Foundation of the shrine Edit
The popular interest came to the attention of the Church authorities, so later the same year Pope Benedict XIV made an enquiry and authorised the removal of the image to the chapel of Santa Maria ad Magos at Falcognana by the Canons of San Giovanni in Laterano. It was seriously damaged in the process. The Confraternity considered this to have infringed their property rights, so they sued and won their case. The law-court ordered the image to be returned, as soon as a church could be built for it. This was done, the architect being Filippo Raguzzini, and the image was enshrined in 1745.
Meanwhile, the Confraternita del Divino Amore was founded in 1744 to foster devotion to the icon among laypeople. This is not to be confused with the Conservatorio owning it.
The Conservatorio offered the custody of the shrine to various religious orders, but failed to find takers. It even had serious trouble finding a priest willing to stay all year round at such a desolate place. The major problem was that malaria was a real threat. So, for the next 185 years the church was only open (at best) for Mass from Easter Monday to July, and was usually kept closed for the rest of the year. A hermit was resident as a custodian, but he was not a priest.
Centenary, and decline Edit
The little city church of Santi Cecilia e Biagio was given to the Confraternita del Divino Amore in 1801 or 1802 by Pope Pius VII. They made it their headquarters, after restoring it and re-dedicating it as Santa Maria del Divino Amore.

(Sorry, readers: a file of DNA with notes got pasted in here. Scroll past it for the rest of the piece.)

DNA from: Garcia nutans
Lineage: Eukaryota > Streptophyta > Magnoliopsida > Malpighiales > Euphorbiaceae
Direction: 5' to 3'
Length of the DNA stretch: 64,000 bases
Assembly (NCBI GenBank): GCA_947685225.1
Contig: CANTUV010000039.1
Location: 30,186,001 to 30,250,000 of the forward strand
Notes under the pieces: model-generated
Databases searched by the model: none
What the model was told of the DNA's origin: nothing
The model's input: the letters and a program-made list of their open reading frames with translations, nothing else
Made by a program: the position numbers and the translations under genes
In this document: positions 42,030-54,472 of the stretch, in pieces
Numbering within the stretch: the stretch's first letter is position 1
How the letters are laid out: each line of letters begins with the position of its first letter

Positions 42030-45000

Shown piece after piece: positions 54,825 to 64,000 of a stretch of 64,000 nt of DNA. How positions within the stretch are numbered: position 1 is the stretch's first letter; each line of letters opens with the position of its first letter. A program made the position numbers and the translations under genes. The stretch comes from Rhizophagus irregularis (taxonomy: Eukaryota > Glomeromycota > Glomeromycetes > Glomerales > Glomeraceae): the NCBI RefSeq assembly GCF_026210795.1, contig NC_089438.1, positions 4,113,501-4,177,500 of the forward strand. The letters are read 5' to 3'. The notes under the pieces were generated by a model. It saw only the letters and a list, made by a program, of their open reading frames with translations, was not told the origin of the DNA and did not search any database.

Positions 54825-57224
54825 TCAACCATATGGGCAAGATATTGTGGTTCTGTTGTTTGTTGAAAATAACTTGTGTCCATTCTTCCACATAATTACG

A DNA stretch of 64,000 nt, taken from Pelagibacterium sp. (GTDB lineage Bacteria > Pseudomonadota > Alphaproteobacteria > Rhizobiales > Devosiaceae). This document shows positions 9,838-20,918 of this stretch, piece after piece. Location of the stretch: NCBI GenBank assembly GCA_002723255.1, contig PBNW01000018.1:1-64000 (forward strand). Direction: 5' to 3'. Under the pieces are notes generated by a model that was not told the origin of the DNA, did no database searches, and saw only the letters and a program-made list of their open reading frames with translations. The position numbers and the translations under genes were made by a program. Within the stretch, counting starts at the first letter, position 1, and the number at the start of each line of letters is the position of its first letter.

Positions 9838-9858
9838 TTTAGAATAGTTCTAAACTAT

In 1805, a proper arrangement was finally set up whereby several priests were made available at the shrine to minister to pilgrims during the week of Pentecost. However, in 1817 the Conservatorio ceded control of the shrine to the Lateran Chapter who set about a major restoration of the church in anticipation of the centenary of the miracle in 1840. The Via Ardeatina was also repaired. The festivities took place from Pentecost in that year for a week, and were attended by crowds of Romans as well as King Miguel of Portugal.
Unfortunately, the rest of the century saw a decline in the fortunes of the shrine. There was a bright moment in 1876, when the icon was crowned by Cardinal Lorenzo Nina. However, the situation immediately worsened because the Confraternity was forced to become a secular charitable institution under Italian law (Italy had conquered Rome and overthrown the Papal government in 1870). The trustees rented the Castel di Leva to a tenant as a working farm, and left him to administer the immediate surroundings of the shrine church as well. The resultant mess was predictable.
The Monday following Pentecost was the day of major pilgrimage from the city at this period, the visitors being dominated by market-stall traders and washerwomen who claimed the day as their annual patronal feast. Many of these were Gypsies, something which was not forgotten.
In 1912, Pope St Pius X set up a parish based on the shrine church. Back then, the parish territory was enormous and thinly populated, and it seemed obvious that making the church parochial was a good use of a building that was only busy for one or two weeks a year. At first, the pastoral demands were very light and (apparently) a permanent parish priest was not appointed. However, problems were to arise when the shrine enjoyed a revival and suburbs were built.